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I want to see if somebody has tried to log in on my computer, which is running Mavericks.

I have seen the Q&A's

but I do not have the file /var/log/secure.log on Mavericks. Is there an analogue for this file?


I have seen How to log login and logout on Mavericks?, but last seems to list only successful logins, or at least it mostly shows successful logins.


I have also seen an answer about looking in system.log or "all messages", using the console utility. Those files/messages seem very cluttered. I suppose I could make a script to go through them, but hopefully there is an easier way and admittedly it is not super important to me.

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Are you looking to track ssh log in, local console log in, screen sharing log in, opening terminal? What does "log in" mean and are you looking for any solution or just one that is scriptable from a shell? –  bmike Feb 11 at 18:01
    
@bmike I do not know what a screen sharing log in is. I am interested in the first two options, shh and local console. A while back my account on a friends server was hacked, as the credentials we made up were silly and we had enabled ssh. Fortunately no damage was dealt. I was wondering if such attacks could be found in a log, but I am also interested in people physically typing passwords on my keyboard to try to log in. –  Jacob Akkerboom Feb 11 at 18:24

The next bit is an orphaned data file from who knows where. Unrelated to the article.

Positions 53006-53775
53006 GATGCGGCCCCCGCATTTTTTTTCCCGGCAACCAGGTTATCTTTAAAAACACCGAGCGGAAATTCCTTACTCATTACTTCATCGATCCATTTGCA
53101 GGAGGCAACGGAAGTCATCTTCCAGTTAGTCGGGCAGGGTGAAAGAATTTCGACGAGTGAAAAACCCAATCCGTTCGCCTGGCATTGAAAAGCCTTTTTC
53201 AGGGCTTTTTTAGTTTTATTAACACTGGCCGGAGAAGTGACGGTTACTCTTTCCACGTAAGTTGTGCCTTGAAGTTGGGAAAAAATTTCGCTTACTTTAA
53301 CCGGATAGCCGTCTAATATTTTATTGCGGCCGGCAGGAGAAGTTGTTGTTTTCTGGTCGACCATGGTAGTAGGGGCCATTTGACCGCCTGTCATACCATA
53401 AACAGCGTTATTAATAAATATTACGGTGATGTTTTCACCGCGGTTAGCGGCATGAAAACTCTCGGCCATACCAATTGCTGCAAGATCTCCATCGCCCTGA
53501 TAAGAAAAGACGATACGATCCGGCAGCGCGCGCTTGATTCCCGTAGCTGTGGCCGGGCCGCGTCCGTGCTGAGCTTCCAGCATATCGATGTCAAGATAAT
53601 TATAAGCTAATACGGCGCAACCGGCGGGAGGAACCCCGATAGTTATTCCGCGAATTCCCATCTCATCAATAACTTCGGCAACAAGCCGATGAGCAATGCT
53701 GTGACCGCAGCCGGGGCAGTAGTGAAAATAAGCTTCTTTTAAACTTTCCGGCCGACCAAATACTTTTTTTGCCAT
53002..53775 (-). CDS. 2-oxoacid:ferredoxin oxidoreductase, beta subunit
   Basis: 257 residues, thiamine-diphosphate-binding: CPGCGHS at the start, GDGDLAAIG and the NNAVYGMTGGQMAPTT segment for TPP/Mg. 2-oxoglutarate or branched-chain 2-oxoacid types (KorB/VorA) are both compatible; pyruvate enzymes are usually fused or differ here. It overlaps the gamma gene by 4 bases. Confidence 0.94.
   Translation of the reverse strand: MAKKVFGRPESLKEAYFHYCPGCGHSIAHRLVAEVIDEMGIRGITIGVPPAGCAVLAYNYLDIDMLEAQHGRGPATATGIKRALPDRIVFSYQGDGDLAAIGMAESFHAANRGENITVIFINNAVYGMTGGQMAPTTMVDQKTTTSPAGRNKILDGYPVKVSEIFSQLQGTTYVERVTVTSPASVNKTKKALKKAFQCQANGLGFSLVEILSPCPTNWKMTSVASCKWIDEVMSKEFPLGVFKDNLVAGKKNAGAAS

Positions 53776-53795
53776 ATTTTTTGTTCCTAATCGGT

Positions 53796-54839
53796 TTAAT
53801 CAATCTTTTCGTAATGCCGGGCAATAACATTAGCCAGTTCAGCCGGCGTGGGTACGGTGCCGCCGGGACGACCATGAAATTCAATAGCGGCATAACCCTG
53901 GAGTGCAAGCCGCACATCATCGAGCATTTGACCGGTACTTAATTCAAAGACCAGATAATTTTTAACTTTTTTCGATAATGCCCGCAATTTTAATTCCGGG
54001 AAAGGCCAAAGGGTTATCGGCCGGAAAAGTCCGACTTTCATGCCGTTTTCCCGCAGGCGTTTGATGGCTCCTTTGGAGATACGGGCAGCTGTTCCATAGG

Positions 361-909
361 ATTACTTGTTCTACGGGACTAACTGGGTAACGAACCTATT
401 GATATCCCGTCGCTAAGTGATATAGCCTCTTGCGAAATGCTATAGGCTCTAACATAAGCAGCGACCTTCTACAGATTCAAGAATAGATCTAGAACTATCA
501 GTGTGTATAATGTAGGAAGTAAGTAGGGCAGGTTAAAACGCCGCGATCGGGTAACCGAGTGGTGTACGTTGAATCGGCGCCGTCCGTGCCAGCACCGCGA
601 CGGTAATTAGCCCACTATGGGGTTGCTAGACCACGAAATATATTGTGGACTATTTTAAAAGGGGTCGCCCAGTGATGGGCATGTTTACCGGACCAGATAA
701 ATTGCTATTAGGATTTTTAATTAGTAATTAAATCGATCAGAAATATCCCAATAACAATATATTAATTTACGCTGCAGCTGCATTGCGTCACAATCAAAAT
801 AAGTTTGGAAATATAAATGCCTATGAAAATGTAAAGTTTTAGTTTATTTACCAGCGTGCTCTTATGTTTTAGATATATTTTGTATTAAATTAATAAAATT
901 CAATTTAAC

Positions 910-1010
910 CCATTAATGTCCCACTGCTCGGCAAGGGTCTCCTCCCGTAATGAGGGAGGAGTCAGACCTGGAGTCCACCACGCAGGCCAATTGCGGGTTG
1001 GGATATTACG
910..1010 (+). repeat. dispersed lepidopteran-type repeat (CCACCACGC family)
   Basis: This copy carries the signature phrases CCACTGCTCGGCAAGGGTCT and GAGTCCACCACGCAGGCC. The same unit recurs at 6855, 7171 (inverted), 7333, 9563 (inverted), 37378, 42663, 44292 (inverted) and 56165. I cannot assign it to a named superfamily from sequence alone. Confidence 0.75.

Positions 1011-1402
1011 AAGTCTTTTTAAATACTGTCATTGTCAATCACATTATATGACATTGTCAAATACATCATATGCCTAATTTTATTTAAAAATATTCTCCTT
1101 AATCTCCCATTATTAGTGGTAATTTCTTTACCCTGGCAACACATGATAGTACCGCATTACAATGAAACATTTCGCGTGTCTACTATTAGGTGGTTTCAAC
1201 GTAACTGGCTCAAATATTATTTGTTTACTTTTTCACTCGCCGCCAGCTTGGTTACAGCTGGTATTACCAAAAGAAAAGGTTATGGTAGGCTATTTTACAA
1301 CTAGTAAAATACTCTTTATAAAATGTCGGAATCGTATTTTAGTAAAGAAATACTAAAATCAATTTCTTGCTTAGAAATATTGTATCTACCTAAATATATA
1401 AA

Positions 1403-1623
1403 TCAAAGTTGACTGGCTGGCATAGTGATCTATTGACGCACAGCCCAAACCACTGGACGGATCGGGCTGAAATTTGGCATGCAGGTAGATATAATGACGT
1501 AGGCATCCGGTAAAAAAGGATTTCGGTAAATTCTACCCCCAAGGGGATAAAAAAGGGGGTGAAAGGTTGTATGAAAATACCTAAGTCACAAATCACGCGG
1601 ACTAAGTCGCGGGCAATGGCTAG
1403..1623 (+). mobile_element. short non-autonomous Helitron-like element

Excellent refinement on the question. I've been meaning to ask how to set up a ssh trigger to prevent repeated log in attempts. The answers here might give me some ideas on how to implement that sort of automated protection. –  bmike Feb 11 at 18:27

1 Answer 1

up vote 5 down vote accepted

You can use this Terminal command:

cat /private/var/log/system.log | grep "Failed to authenticate"
Feb 11 16:48:04 g authorizationhost[15313]: Failed to authenticate user <grgarside> (error: 9).
Feb 11 16:48:06 g authorizationhost[15313]: Failed to authenticate user <grgarside> (error: 9).
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+1. Unfortunately system.log only contains only entries from Feb 11. –  Jacob Akkerboom Feb 11 at 18:27
3  
Something like zgrep "whatever" /path/to/system.log* with some processing would check all compressed logs that remain on the system. I wonder if there's a way to call the apple system logger to get a more flat view of multiple log file's worth contents. –  bmike Feb 11 at 18:29

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